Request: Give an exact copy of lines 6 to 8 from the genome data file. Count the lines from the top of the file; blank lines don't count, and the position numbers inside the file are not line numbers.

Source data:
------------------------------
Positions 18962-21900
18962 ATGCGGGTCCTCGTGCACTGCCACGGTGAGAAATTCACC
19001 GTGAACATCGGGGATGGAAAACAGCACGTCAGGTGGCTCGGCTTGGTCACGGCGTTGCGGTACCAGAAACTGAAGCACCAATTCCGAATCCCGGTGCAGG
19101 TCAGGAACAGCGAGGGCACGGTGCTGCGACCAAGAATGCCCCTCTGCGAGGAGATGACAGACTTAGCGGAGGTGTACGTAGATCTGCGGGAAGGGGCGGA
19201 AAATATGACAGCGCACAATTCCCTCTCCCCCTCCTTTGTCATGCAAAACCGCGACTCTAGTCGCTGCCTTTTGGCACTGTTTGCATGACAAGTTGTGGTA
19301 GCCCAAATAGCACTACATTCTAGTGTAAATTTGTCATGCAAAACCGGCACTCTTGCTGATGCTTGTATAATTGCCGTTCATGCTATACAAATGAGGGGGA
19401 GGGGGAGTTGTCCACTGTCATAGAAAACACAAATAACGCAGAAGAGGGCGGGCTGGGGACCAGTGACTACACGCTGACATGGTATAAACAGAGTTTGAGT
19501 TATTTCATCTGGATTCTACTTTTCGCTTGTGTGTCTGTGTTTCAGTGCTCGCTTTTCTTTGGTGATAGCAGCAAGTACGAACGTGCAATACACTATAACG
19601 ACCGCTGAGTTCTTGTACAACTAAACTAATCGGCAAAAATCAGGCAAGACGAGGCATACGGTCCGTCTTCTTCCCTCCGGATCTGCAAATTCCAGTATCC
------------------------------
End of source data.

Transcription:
19301 GCCCAAATAGCACTACATTCTAGTGTAAATTTGTCATGCAAAACCGGCACTCTTGCTGATGCTTGTATAATTGCCGTTCATGCTATACAAATGAGGGGGA
19401 GGGGGAGTTGTCCACTGTCATAGAAAACACAAATAACGCAGAAGAGGGCGGGCTGGGGACCAGTGACTACACGCTGACATGGTATAAACAGAGTTTGAGT
19501 TATTTCATCTGGATTCTACTTTTCGCTTGTGTGTCTGTGTTTCAGTGCTCGCTTTTCTTTGGTGATAGCAGCAAGTACGAACGTGCAATACACTATAACG